Both ranchers looking to sell and investors looking to buy should consider several factors when determining the value of ranch property.
Those factors go beyond the head-count for livestock or the acreage needed for a productive hay crop. The business end of owning ranch property is much more complex today, and both buyers and sellers need to look at the big picture.
Here are four foundational factors that ranchers and investors need to consider before pricing land for sale or making an offer on ranch property:
The availability of water on ranch property is elementary. A ranch loses much of its inherent value without water, even if the acreage is enviable. Access and rights to water are absolutely vital. It’s needed for any agricultural effort. It can contribute a recreational aspect to a ranch’s overall value. It’s vital for a healthy landscape. Before buying, investors should be crystal clear on the state of water access on any ranch they’re considering. Ranchers, in turn, should be very candid about water access, water rights and water use on the property they’re trying to sell.
Today’s ranchland investor may not be interested or dependent on agricultural revenue from ranch property. Instead, many ranch properties are bought and sold because of the recreational opportunities these lands provide. From hunting and fishing to hiking and camping, ranch property values often hinge on the ability to recreate. For many investors, recreational opportunities translate into potential income. Hunting and fishing access on private lands in the West is priceless to many sportsmen and women. Many ranch property buyers factor in recreation and recreation access when making purchase offers.
Proximity to public lands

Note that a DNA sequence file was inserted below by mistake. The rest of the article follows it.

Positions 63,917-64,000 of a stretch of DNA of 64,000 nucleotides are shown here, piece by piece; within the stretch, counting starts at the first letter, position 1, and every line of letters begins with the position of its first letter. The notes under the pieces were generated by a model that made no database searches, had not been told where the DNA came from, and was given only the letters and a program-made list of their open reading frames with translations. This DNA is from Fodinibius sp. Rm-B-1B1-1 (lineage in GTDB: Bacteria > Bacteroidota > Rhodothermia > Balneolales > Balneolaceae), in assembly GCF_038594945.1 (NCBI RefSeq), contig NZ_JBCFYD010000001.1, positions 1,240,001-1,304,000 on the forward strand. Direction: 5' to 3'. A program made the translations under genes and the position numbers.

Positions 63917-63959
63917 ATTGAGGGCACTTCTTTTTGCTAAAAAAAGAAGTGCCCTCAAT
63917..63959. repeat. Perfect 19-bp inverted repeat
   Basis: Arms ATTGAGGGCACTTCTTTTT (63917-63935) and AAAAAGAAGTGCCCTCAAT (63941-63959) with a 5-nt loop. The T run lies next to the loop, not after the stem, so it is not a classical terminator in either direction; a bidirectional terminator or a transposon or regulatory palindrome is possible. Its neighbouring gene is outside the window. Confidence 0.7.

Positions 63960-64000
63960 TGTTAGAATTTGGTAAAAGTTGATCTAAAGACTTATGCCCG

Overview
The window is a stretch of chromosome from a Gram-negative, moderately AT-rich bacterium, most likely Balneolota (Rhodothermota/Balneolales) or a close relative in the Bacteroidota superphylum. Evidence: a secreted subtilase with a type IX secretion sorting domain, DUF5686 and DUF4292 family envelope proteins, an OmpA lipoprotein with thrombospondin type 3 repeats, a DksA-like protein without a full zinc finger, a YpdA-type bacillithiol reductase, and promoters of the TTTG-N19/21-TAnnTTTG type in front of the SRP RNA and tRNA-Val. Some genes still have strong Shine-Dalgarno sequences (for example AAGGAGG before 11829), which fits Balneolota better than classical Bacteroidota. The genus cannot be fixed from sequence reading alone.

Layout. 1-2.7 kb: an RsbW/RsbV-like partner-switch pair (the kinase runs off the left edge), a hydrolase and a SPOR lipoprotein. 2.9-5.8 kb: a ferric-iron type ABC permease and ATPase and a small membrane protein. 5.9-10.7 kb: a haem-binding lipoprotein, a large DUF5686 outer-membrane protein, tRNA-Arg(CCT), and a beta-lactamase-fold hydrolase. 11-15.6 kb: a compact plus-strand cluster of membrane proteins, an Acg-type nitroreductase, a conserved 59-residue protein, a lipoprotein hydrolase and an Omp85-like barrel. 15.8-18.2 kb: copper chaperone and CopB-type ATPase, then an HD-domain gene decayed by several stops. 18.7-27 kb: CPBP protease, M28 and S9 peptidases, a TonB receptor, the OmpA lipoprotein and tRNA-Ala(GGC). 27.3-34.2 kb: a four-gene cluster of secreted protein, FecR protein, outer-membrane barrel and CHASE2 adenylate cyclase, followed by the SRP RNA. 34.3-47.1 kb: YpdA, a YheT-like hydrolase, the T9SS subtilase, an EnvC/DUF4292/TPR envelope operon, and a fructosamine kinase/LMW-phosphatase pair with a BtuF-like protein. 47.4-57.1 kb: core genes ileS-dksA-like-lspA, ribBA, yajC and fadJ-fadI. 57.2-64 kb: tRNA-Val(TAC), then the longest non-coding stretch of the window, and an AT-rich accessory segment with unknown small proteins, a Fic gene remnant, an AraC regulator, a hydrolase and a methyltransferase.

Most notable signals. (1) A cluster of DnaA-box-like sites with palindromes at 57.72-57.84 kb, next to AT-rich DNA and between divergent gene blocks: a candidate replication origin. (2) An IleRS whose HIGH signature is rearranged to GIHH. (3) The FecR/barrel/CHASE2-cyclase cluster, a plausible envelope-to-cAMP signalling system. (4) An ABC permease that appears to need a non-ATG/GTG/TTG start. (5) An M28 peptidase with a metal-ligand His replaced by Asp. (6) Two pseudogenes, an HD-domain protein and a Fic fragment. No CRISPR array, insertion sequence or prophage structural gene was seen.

In the Rockies, much of the land is managed by federal agencies. The U.S. Forest Service and the Bureau of Land Management serve as property managers for the American public. Together the two agencies manage millions of acres of public lands for all Americans. For many, public lands are the country’s real national treasure. For private landowners, nearby or adjacent public lands add real value to their property.
Owning ranch property adjacent to public land is a significant benefit. When public lands start where the property line stops, landowners can rightfully assume that they won’t have any neighbors. Ever. Even just a few acres of private land adjacent to thousands of acres of public land is markedly more valuable than stand-alone private land. Ranchers who own land adjacent to public lands should consider that factor when pricing their land for sale. Buyers, too, should be ready to pay a premium for property that adjoins public lands.
Bare land has intrinsic value, but improvements make land much more valuable. Everything from a home to outbuildings, like shops, garages and barns, should be considered when determining a ranch’s value. And quality construction matters. Even older ranch homes, if they’re maintained, add to a ranch’s overall worth. Ranchland sellers should ensure that all of a ranch’s improvements, from roads and trails to pole barns for hay storage, are in good shape. When marketing a ranch for sale, improvements should be listed as an asset. Conversely, buyers should take a critical look at a ranch’s improvements. If everything is in good shape, they should be ready to pay more for the land. If there’s work needed, the price should reflect that.
Certainly, there are other factors to consider when pricing a ranch for sale. But the above-mentioned elements rise to the top. That said, both sellers and buyers should factor in a host of items before listing a property or consider a purchase. Buyers should know what they want from the ranch property, be it from a business perspective or a personal one. For instance, how private is the property? Are neighbors close by? Is the property at the end of a road? Is the road to the ranch a busy traffic artery? Ranch sellers should be candid about issues like these. Buyers should look at all these issues with a critical eye. After all, these factors determine the value of the property in question.